4620389Former Arkansas Governor and GOP presidential candidate Mike Huckabee, who has come under fire for commuting the sentence of suspected cop-killer Maurice Clemmons nine years ago, said at Jacksonville University Wednesday that "the idea that I'm some bleeding heart that lets anyone go is nonsense."
Huckabee, who is believed to be considering another presidential run in 2012, got a supportive welcome from students at the university, according to Jacksonville.com, which reports they "laughed at his jokes" and "applauded him when he said he supported a consumption-based tax system and opposed same-sex marriage."
But questions about Clemmons were very much on the minds of the reporters who questioned Huckabee before he spoke to the students. Back in 2000, the then-Arkansas governor commuted Clemmons' 108-year sentence for theft and other charges. Clemmons had already served 11 years in jail at the time; Huckabee said he made the decision in part because Clemmons was just 16 when he was sentenced. He also suggested the sentence was excessive and that a white teenager would not have received such a long jail term.
Clemmons was eventually released on parole. He was later arrested on other counts, including child rape, but went free when prosecutors failed to file charges against him. He was ultimately killed by police while being sought in connection with the murder of four policemen in Washington.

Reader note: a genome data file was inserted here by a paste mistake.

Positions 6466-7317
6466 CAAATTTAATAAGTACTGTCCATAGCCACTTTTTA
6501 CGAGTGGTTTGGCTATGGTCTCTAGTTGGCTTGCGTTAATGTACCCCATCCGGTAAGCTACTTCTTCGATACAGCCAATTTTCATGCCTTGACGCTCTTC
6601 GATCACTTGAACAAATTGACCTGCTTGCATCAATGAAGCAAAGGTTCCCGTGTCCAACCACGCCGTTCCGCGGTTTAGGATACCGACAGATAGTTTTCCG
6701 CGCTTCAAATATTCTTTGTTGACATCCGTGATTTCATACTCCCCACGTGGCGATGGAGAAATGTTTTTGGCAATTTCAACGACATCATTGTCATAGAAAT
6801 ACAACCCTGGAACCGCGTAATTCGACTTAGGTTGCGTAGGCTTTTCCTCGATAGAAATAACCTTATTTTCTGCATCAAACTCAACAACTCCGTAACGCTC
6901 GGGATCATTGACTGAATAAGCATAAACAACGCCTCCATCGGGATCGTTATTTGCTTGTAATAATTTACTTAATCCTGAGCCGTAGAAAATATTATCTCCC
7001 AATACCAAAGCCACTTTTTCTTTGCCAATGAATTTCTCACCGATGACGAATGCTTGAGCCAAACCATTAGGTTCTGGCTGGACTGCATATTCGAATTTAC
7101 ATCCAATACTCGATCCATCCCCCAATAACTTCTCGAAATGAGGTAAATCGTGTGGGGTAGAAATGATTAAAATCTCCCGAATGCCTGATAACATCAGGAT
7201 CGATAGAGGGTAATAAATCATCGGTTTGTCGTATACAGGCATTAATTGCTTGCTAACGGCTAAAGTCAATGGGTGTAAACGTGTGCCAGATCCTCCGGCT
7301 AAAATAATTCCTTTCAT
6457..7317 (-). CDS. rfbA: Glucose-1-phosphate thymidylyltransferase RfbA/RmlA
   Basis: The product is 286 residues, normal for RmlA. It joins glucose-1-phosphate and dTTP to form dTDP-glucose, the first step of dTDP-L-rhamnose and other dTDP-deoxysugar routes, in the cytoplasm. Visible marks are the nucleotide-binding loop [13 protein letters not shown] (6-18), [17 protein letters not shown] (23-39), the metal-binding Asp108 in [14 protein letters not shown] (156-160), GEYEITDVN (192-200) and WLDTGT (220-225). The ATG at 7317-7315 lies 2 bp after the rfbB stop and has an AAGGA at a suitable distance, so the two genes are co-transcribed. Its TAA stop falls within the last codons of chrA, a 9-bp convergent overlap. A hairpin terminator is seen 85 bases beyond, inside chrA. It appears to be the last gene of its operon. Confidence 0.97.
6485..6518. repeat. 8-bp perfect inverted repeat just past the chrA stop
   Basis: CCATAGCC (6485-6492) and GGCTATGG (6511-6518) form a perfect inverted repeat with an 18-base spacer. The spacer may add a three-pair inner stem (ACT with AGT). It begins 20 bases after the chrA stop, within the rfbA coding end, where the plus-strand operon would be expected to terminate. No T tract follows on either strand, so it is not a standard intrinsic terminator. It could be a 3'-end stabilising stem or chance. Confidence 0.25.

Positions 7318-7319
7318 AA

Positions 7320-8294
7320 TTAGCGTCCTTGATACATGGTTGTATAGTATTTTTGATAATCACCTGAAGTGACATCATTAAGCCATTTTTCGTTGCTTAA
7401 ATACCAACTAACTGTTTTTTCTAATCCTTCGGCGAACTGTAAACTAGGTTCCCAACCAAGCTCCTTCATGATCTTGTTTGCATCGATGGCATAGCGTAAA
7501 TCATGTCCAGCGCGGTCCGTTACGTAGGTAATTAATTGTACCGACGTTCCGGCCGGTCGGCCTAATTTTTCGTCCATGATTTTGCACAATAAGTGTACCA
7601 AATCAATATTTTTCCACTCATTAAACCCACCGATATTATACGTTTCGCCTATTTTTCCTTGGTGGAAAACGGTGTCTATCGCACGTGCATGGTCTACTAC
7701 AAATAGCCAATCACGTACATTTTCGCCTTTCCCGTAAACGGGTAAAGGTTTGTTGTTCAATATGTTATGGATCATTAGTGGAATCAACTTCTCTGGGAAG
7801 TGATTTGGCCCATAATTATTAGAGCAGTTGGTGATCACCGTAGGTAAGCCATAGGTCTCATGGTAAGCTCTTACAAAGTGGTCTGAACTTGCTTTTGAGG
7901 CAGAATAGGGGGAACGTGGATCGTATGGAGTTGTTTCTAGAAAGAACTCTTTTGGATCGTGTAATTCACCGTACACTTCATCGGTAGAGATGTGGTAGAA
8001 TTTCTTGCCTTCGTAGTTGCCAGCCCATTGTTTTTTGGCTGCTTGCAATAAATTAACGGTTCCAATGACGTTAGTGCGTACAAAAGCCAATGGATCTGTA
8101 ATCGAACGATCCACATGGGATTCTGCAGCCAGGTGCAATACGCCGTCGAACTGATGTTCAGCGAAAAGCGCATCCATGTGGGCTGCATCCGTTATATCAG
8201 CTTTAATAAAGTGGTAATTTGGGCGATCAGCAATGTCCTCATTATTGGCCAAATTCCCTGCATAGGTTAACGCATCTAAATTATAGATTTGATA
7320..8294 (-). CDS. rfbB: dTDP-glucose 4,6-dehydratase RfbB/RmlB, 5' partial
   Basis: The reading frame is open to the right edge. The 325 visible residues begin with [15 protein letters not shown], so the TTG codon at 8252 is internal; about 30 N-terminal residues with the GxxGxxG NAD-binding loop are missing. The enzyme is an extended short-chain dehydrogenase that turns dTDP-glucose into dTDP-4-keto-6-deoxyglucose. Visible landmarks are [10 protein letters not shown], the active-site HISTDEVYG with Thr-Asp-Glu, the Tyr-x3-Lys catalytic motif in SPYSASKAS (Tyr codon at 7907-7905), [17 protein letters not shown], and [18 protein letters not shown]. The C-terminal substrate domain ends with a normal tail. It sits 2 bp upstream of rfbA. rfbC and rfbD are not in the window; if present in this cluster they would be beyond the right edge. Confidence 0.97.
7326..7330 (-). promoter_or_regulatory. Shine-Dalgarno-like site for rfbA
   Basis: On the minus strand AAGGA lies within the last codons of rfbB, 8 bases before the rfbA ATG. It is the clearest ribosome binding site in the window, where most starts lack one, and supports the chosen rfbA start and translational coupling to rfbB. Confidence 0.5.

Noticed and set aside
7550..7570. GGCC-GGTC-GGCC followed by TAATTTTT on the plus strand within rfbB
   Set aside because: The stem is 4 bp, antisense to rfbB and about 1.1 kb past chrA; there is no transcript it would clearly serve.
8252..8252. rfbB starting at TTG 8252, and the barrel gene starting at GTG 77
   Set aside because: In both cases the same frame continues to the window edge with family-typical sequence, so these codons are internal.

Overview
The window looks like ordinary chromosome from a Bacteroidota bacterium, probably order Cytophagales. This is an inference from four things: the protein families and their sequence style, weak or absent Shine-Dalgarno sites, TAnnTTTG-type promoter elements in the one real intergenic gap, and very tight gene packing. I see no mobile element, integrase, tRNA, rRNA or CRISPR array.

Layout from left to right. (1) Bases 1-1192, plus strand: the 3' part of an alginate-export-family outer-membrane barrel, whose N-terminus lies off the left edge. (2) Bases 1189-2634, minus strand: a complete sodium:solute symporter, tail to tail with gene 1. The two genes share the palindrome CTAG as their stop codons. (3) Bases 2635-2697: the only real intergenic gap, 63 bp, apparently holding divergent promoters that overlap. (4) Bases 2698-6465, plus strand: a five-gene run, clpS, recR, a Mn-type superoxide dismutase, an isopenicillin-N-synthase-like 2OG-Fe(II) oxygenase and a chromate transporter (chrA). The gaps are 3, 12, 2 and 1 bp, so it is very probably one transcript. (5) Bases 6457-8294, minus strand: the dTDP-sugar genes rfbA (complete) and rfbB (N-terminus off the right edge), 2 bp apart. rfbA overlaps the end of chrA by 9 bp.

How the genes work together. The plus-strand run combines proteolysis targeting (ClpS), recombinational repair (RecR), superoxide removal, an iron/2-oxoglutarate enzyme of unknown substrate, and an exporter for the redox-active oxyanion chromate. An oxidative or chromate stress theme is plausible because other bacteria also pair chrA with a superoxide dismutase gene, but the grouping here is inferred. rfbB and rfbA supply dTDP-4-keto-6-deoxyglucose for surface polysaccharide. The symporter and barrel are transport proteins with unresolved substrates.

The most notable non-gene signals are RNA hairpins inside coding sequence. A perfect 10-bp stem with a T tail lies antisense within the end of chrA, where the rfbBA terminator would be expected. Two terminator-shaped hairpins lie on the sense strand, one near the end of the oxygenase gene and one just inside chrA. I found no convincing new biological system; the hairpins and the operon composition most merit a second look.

Conservative commentators have hammered Huckabee for commuting Clemmons – criticism Huckabee has deemed "disgusting."
"It really does show though how sick society has become when we're more interested in the political consequences of an election that's three years away," he said.
Huckabee said Wednesday he wasn't apologizing for his decision in the Clemmons case. He said there were no protests about his court of action, which cut Clemmons' sentence to 47 years, and noted that the parole board is the body that released him.
According to CNN, Huckabee told reporters Wednesday that "You're looking at this nine years later and trying to make something as if I can look in to the future."
"I wish I could have. Good Lord, I wish I had that power. I wish I could have done that. But I don't know how anyone can do it," he added. Huckabee said that "nobody at that point was saying he's a cop killer."
Explaining his decision to grant clemency, Huckabee said he read "every bit" of Clemmons' file.
"And here was a case where a guy had been given 108 years," he said. "Now, if you think a 108-year sentence is an appropriate sentence for a 16-year-old for the crimes he committed, then you should run for governor of Arkansas."
He laid out his argument in full in an article in the conservative Human Events magazine earlier this week.